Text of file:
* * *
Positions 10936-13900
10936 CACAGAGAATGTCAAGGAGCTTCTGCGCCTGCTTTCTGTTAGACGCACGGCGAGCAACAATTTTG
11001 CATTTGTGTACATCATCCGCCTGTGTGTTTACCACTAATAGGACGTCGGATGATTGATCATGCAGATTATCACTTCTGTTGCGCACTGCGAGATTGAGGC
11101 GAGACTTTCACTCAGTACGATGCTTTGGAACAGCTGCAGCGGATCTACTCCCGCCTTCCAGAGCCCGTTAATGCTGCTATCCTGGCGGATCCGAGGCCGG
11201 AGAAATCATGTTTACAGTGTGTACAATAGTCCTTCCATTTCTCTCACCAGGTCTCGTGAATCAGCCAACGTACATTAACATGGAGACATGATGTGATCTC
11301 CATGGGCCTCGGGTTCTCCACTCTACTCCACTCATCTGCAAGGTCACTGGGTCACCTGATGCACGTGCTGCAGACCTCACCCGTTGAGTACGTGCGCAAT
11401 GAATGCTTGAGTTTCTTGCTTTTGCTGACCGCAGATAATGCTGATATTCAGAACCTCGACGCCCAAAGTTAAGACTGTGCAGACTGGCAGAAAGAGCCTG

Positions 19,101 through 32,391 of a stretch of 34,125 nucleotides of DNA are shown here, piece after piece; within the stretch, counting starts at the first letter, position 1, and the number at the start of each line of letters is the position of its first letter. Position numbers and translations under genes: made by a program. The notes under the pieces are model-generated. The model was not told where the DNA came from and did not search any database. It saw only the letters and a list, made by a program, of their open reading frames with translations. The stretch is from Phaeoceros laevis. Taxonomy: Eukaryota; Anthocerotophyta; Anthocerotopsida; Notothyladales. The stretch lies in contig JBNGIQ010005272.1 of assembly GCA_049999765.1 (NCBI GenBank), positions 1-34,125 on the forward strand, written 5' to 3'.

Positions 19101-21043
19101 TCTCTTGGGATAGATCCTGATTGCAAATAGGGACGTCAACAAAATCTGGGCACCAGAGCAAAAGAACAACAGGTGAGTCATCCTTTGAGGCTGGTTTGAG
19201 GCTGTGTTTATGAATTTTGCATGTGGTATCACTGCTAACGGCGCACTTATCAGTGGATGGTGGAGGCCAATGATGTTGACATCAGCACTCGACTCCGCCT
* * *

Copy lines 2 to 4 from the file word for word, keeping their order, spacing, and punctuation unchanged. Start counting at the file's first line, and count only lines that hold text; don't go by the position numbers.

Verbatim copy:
10936 CACAGAGAATGTCAAGGAGCTTCTGCGCCTGCTTTCTGTTAGACGCACGGCGAGCAACAATTTTG
11001 CATTTGTGTACATCATCCGCCTGTGTGTTTACCACTAATAGGACGTCGGATGATTGATCATGCAGATTATCACTTCTGTTGCGCACTGCGAGATTGAGGC
11101 GAGACTTTCACTCAGTACGATGCTTTGGAACAGCTGCAGCGGATCTACTCCCGCCTTCCAGAGCCCGTTAATGCTGCTATCCTGGCGGATCCGAGGCCGG